British Columbians have much to be proud about with their handling of the Covid-19 Pandemic. As of today there are 183 known active cases of COVID-19 in the province with only 13 individuals hospitalized with the illness. Better yet there are regions of the Province, like Vancouver Island, without a single known active case.
Against this backdrop the BC Athletic Commissioner is moving cautiously to resuming combative sports.
Today Kelly Gilday, BC’s Commissioner, released “BC’s Restart Plan“.
In short there will not be any events until at least September 1. At that time events will likely need to proceed without an audience (a reality that will be difficult for most promoters who rely on a live gate for financial viability). The document notes that “BC will not have live audiences until we have reached Phase 4 of the Restart Plan“.
The office will also require promoters to create a Covid 19 Safety Plan over and above the normal requirements of a Security Plan, Medical plan and Insurance Policy and Performance Bond.
The full announcement reads as follows:
BC’s Restart Plan – Combat Sports
As we look towards Phase 3 of BC’s Restart Plan, we are starting to see the re-opening of schools, businesses such as hotels, and when the Provincial Health Officer gives the signal, we will see some sections of the film industry and select entertainment operations start again as well.
The enhanced safety protocols and planning undertaken by these businesses and facilities to reopen is extensive but essential in limiting the spread of the Covid 19 virus.
The same requirements for enhanced safety planning and protocol development will be a necessary part of the restart process for Combat Sports in the province.
To understand the complexity of planning of non audience events, one can look at the processes already undertaken in the US to facilitate the return of combat sports. The California and Nevada State Athletic Commissions, along with World Sports Organizations; WBA and WBC, and the UFC have developed policies and protocols for planning events. These protocols and policies can be looked at as a resource to what may be expected in the planning process for similar events in BC.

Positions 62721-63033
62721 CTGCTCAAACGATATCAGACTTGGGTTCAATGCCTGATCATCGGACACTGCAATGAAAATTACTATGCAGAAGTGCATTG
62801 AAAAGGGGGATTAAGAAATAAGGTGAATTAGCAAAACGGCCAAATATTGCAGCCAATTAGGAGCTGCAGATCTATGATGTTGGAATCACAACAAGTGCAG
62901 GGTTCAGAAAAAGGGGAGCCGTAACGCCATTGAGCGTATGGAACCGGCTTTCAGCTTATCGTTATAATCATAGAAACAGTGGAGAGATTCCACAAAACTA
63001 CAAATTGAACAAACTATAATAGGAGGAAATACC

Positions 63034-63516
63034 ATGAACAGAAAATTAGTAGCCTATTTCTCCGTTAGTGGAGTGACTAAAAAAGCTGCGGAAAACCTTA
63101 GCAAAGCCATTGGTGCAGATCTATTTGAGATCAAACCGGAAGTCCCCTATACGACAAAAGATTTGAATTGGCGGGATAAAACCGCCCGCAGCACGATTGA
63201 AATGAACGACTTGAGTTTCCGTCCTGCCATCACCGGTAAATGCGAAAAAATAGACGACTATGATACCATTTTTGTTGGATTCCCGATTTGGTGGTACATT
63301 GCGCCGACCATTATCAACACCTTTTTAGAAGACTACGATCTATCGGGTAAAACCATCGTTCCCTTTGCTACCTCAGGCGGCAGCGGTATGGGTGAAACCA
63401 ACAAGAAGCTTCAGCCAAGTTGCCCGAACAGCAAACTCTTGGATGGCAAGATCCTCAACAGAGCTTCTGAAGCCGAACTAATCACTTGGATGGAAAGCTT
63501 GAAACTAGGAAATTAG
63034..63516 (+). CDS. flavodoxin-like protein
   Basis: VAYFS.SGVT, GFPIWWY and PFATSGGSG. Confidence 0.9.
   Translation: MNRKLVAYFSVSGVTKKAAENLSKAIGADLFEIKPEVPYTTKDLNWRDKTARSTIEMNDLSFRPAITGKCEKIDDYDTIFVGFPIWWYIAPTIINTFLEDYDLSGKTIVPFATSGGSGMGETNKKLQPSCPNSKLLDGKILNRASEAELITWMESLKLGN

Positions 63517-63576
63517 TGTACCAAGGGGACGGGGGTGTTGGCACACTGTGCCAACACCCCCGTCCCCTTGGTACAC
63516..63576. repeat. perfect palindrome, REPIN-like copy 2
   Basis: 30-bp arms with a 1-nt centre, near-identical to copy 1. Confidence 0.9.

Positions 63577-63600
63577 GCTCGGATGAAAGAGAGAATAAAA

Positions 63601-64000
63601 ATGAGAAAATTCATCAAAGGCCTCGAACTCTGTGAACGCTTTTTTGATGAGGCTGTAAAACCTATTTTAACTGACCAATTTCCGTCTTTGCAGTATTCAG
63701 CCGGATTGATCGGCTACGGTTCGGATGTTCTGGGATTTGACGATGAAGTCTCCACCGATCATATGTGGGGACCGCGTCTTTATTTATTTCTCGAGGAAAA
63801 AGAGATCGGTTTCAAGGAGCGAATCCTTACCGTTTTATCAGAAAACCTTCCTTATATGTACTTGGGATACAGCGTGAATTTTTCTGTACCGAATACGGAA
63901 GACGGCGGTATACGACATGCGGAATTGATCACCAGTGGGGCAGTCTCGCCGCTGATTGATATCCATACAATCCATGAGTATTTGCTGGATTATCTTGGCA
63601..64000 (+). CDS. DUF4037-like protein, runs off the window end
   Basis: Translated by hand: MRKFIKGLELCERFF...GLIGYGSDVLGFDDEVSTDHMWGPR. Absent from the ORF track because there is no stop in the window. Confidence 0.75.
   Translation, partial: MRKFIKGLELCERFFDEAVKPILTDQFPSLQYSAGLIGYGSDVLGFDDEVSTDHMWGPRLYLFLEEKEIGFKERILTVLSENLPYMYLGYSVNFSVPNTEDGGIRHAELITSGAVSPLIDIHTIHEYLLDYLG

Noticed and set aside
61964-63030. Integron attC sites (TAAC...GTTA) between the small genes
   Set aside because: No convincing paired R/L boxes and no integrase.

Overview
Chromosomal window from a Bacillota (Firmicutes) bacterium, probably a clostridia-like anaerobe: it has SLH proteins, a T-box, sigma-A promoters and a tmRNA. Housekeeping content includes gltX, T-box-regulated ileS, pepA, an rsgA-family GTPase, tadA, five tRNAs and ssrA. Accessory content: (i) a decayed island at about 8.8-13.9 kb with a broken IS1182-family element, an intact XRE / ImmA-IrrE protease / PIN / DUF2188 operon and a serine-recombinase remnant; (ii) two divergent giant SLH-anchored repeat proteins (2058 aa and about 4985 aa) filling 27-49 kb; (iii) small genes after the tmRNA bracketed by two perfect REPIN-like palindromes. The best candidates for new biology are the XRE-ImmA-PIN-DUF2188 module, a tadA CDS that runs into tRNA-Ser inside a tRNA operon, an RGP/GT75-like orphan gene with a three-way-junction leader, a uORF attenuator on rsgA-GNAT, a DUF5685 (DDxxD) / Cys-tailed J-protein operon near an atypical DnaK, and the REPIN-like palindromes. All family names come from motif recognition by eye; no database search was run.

As we move closer to the re-start of Combat Sports, the Office of the Athletic Commission will cautiously start to look at event permits that have completed the adequate planning and preparation required to address the public health and safety concerns. It will continue to be the promoter’s responsibility to develop the plans and protocols specific to their event. Any business, including event promotion, that wants to open in B.C. must have a Covid 19 Safety Plan as is required by a May 14th Public Health Officer Order. This is in addition to the current Security Plan, Medical plan and Insurance Policy and Performance Bond requirements.
Future combat sports events in BC will not have live audiences until we have reached Phase 4 of the Restart Plan, and at this point there is no set timeline for Phase 4 to begin. Events without an audience can be considered but will require the same level of extensive planning and preparation to meet the expectations of the PHO, WorkSafe BC and the BC Athletic Commission before an event permit will be considered.
The Office of the Athletic Commissioner does not have the authority to reduce or exempt anyone from the quarantine or travel restrictions currently put in place by the federal government, and testing of competitors, coaches, staff, and officials may be required.
All event permits that had been issued prior to the Covid 19 Pandemic have been cancelled for the safety of the general public. The Office of the British Columbia Athletic Commissioner is committed to following the lead of the BC Public Health Officer and WorkSafe BC to ensure the safety of all involved and a healthy return of Combat Sports.
Kelly Gilday Kelly Gilday BC Athletic Commissioner